Report Antisemitic Incidents

Mapping antisemitic incidents is crucial in order to be able to document to the authorities, and to ensure measures are taken to combat antisemitism. Whether or not you report the incident to the police, we encourage you to alert us.

You can be anonymous, but if you report with your full name, we might get in touch.  This is especially important with regards to serious attacks.  Your name will not be made public.  The information will be collected in a database that only a few people with confidentiality agreements have access to.

Who can report and what can be reported?

Anyone can report an incident, whether they are Norwegian citizens or are residing in Norway temporarily – as long as the attack happened in Norway

All kinds of antisemitism should be reported – also if non-Jews are subjected to antisemitic harassment.  Facebook posts, emails, and phone conversations with antisemitic content should also be reported. We encourage you to report each incident if you are subjected to repeated harassment.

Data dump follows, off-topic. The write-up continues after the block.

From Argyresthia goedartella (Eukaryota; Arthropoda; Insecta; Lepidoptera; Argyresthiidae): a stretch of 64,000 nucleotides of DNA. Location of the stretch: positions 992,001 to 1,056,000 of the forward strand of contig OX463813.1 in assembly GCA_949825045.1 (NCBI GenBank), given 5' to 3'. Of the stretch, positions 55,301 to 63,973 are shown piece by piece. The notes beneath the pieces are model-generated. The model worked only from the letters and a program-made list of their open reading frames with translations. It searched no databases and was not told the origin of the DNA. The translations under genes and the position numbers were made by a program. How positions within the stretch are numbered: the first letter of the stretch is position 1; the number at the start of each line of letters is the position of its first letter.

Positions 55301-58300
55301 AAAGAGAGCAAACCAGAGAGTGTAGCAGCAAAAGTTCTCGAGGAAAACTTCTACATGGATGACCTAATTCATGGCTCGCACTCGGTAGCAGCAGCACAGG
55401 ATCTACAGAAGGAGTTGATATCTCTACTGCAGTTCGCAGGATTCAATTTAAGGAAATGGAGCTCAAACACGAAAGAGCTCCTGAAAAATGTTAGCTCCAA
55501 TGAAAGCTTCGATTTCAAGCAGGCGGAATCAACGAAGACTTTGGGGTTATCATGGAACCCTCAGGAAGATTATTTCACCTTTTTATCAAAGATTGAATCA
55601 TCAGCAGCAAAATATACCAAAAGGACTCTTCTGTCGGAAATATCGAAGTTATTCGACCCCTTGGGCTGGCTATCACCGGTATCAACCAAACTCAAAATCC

Also harassment from children under the age of 18 should be reported. The incident will not be pursued in the courts, but the childs parents or guardians will be asked to come for mediation.

If you are in doubt whether or not the incident can be categorized as antisemitic, please report the incident to the police who will determine how to proceed. Reporting has a preventive effect:  When you report you make the problem visible, and the police can then allocate resources to combat antisemitism. When reporting to the police – let them know you want the incident to be registered as a hate-crime/antisemitic attack.